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Proper weighting to prevent SWB

Thread Status: Hello , There was no answer in this thread for more than 60 days.
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New Member
Feb 22, 2003
There are several current forum discussions dealing with SWB and SAMBA both in the general freediving section and also under techniques and training. Obviously a lot of people are thinking about these things!

Question: The importance of weighting so as to be positively bouyant within 20 feet of the surface is well established, but; if I carefully adjust my weight before diving while wearing a wetsuit, it can take quite a bit of weight ( 2 piece, 3mm suit, about 12 lbs). Once I dive and the suit compresses, air is driven out, etc, the suit does not give the same bouyancy at the surface, meaning I need to drop some weight. Is this something one learns from experience, are people doing a couple of dives and then re-adjusting their weight? Also, just because one is positively bouyant at the surface does not mean they are positive at 20 feet, what is the best way to determine this if you are not using a computer or depth gauge?

One last thing, I bought the Terry Maas book Bluewater Hunting and Freediving, and while the pictures are beautiful, etc, I am disapointed in the meager amount of technical freediving information dealing with things like training, weighting, etc. Can someone recommend a better book?

thx, Cliff
Trial and Error

Hi Cliff,

Yeah, I have Maas's book too. It's a nice read, but isn't very technically robust; nevertheless, it is the best published piece of technical freediving literature I've read. Unfortunately, IMHO most of the published freediving lit is fluffy "one-with-nature" jive. All good if that's your bag, but I prefer, as Joe Friday says, "Just the facts ma'am". If Eric Fattah ever publishes all of his freediving info into a hardcover, I'll be the first one in line at the book store. After the lawyers get their hands on it, it'd be worth reading just for the disclaimers :D.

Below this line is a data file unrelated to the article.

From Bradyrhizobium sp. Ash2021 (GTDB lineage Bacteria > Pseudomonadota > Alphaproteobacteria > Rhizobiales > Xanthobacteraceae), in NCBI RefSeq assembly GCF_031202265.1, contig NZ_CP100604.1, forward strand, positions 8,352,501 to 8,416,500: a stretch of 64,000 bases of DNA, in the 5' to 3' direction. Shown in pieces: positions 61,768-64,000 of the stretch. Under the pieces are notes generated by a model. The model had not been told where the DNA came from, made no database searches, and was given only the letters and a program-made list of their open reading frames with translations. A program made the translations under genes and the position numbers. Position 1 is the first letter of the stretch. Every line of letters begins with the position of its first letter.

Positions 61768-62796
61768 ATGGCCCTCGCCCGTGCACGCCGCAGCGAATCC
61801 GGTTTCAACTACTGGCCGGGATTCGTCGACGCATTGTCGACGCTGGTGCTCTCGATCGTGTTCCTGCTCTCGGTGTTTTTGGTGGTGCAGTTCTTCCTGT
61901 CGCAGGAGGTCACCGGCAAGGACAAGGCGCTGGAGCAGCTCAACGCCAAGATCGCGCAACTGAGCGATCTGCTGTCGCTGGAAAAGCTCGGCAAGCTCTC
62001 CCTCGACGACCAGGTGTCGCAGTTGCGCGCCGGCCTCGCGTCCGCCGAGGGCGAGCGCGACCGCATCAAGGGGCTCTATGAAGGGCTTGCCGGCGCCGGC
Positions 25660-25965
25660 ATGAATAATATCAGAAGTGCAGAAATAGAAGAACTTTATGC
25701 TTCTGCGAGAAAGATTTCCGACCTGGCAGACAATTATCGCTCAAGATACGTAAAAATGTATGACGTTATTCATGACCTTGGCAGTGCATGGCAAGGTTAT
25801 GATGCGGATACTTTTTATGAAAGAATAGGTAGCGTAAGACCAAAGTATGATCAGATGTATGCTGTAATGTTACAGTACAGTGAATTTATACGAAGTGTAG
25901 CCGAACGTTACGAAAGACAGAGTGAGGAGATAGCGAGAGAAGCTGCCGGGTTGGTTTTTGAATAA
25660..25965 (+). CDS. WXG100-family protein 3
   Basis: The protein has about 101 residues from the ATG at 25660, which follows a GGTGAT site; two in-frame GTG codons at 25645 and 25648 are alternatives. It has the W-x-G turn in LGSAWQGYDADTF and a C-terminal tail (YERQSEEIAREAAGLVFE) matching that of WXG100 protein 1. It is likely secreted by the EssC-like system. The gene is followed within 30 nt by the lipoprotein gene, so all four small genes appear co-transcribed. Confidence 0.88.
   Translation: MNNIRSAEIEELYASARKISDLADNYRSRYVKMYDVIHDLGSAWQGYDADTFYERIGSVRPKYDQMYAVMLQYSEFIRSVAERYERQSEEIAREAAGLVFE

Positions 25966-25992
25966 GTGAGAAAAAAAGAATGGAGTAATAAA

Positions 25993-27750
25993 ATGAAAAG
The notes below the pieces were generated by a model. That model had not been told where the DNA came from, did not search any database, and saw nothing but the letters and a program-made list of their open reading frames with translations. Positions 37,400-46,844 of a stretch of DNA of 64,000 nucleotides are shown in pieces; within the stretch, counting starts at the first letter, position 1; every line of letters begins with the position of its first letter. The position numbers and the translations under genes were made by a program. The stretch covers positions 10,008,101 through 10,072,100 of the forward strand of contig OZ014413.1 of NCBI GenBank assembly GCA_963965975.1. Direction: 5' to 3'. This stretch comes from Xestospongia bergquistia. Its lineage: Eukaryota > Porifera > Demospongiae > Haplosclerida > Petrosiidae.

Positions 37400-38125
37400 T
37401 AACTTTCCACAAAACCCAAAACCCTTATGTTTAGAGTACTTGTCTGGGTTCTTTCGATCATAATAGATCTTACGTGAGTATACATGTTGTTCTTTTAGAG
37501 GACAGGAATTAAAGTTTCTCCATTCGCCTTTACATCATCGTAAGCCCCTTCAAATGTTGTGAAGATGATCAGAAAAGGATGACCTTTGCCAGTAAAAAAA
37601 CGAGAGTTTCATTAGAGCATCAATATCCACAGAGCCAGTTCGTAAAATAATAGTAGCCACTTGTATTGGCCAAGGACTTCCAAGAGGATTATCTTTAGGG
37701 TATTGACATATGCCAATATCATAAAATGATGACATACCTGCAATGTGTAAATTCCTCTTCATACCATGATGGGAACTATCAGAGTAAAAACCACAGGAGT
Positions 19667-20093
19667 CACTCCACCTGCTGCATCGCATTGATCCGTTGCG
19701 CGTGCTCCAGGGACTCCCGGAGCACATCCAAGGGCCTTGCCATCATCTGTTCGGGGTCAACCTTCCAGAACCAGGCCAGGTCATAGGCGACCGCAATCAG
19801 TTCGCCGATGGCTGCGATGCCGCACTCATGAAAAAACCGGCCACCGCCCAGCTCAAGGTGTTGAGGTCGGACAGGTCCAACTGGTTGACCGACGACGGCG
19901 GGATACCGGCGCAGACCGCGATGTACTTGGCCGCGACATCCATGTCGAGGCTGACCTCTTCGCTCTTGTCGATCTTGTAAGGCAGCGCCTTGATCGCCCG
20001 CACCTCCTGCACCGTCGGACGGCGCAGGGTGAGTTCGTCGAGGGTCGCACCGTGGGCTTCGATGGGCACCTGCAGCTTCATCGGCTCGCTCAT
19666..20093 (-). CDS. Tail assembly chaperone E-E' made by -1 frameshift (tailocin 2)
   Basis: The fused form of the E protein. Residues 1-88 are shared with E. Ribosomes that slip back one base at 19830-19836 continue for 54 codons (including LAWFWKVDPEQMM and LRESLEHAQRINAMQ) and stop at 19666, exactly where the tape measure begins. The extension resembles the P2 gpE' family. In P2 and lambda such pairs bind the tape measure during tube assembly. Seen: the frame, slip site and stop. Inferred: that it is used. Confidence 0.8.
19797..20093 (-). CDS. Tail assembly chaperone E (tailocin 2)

It sounds like the bubbles in your neoprene aren't reinflating after ascent. No, "reinflate" isn't the right word to use here. Since the air bubbles in neoprene are contained within the rubber, there is not deflation or inflation to speak of. If your suit is, infact, becoming less buoyant after a dive it must be that the bubbles are collapsing, and then failing to recover. This would mean that the same amount of air is still in your suit, but since the air is compressed, there is less water displacement, and thus less buoyancy. I've heard of this, but in all cases, the bubbles never recovered from the compression (which the bubbles in your suit must be doing if the suit regains its original buoyancy by the your next dive).

I have never owned a suit that did this. I have, however, experienced something similar to what you are talking about. But in my case, it was caused by lung volume, not my neoprene. When I would relax on the surface (just chillin' - not breathing up for a dive), my normal-breathing lung volume would be so low that my snorkel (which is cut off, and very short) would bob below the surface at times. A minor breathing adjustment took care of the problem.

Maybe this is what you're doing.....or maybe you just need a new suit ;).


edit: ...or maybe Jon's got this one licked :eek:.
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Check out the IANTD "Advanced Freediving Manual".

I use a depth gauge or a marked rope to make sure that I am neutral at 33'- unless I am spearfishing with Ted.;)

It sounds like you might have air trapped in your suit if it only takes a dive or two to squeeze it out and you become more negative.

Wetsuits loose their bouyancy over time, but it takes hundreds of dives to do it. Next time you go diving play around with some ascents and descents to work all of the air bubbles out of your suit. Then, go weight yourself at 33' so that you are neutral at 33'. This will make you positive above that.



The best book (about advanced freediving) I know is "Mastering breath-hold diving" written by J.G Neal. I think you can find it on NAUI:s homepage.

Unfortunately there is not so many books available about advanced freediving. (As far as I know)
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I have the NAUI book ,by Jan Neal, as well.

I found the IANTD book to be newer and more up to date. It also has more useful info on proper weighting and other things.

Jut my $0.02

Where did you buy it Jon (IANTD book)?

It would be interesting reading I guess!
I ordered it from a local IANTD dive shop. You can order it right from their headquarters in Florida.

The book is almost exactly the same as the one I got when I took Kirk's clinic.

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